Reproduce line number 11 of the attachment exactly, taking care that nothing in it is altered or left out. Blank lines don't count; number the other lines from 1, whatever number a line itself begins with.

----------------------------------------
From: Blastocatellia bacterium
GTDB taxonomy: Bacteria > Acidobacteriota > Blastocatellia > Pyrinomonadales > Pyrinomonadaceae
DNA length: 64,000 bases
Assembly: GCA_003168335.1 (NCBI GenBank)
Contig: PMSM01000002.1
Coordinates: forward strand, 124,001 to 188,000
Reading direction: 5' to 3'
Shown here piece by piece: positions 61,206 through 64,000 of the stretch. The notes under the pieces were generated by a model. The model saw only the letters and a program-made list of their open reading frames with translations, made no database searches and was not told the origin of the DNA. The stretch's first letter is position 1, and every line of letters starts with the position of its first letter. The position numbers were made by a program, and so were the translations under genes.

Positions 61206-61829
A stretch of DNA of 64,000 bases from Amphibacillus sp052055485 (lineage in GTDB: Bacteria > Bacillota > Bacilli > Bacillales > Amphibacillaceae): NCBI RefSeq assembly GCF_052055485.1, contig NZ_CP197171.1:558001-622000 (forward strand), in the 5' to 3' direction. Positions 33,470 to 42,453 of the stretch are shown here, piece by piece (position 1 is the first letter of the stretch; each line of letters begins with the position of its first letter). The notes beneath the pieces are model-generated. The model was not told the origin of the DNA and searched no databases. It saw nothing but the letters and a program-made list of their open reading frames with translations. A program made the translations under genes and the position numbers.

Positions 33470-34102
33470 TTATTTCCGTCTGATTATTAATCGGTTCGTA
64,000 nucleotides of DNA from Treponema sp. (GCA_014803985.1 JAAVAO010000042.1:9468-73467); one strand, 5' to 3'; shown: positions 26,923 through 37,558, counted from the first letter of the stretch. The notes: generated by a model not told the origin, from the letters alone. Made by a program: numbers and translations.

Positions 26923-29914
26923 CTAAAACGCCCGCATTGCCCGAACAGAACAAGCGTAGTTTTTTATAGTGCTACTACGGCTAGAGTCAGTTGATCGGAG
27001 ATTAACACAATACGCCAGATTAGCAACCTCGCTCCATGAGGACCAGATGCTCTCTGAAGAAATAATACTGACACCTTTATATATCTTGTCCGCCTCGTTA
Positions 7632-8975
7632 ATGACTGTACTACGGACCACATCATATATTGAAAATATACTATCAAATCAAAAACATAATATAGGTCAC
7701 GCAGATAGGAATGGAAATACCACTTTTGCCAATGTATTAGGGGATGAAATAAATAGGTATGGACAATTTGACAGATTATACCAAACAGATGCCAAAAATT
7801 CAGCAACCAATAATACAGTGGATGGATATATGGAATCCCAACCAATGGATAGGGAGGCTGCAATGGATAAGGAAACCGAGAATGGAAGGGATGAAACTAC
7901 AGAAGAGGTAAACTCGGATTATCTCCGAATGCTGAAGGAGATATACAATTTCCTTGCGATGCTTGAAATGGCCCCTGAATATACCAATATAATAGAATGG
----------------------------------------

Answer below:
Positions 33470-34102